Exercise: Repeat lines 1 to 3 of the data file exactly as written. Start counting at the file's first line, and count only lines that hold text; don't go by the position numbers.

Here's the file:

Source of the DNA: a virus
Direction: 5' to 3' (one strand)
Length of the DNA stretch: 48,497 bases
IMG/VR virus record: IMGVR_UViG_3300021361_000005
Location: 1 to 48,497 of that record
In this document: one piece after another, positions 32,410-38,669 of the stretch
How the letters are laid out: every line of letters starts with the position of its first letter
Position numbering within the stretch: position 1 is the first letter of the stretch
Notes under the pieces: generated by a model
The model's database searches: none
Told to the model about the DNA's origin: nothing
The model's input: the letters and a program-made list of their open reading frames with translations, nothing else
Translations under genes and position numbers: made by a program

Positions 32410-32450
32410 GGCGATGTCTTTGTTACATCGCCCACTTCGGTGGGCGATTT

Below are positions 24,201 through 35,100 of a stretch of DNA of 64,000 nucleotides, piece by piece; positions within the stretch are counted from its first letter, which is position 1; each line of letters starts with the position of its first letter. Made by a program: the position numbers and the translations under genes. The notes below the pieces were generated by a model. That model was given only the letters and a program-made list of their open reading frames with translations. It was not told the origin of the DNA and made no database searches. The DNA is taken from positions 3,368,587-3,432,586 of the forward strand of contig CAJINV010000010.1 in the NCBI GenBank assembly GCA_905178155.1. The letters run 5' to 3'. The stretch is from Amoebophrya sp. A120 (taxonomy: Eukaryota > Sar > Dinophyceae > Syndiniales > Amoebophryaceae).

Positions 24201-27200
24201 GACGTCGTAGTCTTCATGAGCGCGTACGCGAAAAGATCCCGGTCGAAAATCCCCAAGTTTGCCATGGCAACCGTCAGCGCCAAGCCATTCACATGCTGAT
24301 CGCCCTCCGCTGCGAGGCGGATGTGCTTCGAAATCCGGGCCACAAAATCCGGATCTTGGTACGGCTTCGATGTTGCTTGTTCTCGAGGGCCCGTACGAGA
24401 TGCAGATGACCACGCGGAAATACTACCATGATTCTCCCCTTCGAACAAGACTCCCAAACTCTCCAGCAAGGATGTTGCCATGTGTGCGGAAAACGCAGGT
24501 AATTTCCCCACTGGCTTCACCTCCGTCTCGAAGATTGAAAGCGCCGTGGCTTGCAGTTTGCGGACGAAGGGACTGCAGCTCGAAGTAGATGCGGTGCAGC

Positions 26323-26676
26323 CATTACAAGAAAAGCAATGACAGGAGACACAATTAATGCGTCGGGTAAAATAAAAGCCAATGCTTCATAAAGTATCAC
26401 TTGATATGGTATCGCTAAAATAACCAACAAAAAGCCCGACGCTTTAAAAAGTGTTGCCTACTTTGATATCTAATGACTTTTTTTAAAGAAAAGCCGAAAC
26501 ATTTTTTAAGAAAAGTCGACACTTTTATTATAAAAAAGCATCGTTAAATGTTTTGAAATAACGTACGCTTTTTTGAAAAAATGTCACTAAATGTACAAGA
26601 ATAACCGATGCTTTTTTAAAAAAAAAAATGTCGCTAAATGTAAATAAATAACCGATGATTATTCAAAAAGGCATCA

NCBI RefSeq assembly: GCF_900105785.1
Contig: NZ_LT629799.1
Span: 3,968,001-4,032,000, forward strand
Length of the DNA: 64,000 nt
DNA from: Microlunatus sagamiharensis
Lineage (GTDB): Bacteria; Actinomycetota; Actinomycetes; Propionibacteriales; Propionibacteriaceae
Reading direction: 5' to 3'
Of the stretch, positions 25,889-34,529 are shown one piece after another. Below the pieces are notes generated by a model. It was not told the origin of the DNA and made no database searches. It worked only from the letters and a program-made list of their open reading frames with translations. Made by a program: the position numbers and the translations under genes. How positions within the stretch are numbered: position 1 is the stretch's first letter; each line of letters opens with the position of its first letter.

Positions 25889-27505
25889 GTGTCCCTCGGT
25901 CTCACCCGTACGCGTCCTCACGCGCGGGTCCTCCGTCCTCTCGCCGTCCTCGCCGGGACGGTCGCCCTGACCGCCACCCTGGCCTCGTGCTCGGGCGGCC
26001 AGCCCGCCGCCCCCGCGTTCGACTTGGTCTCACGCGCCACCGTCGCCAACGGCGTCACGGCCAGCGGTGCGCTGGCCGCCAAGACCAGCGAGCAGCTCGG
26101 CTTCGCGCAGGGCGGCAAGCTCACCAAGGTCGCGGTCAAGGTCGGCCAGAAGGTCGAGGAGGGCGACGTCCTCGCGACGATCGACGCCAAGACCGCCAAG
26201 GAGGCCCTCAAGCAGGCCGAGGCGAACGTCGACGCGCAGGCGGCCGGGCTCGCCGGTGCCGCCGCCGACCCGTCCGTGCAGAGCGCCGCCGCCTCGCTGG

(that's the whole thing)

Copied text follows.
Source of the DNA: a virus
Direction: 5' to 3' (one strand)
Length of the DNA stretch: 48,497 bases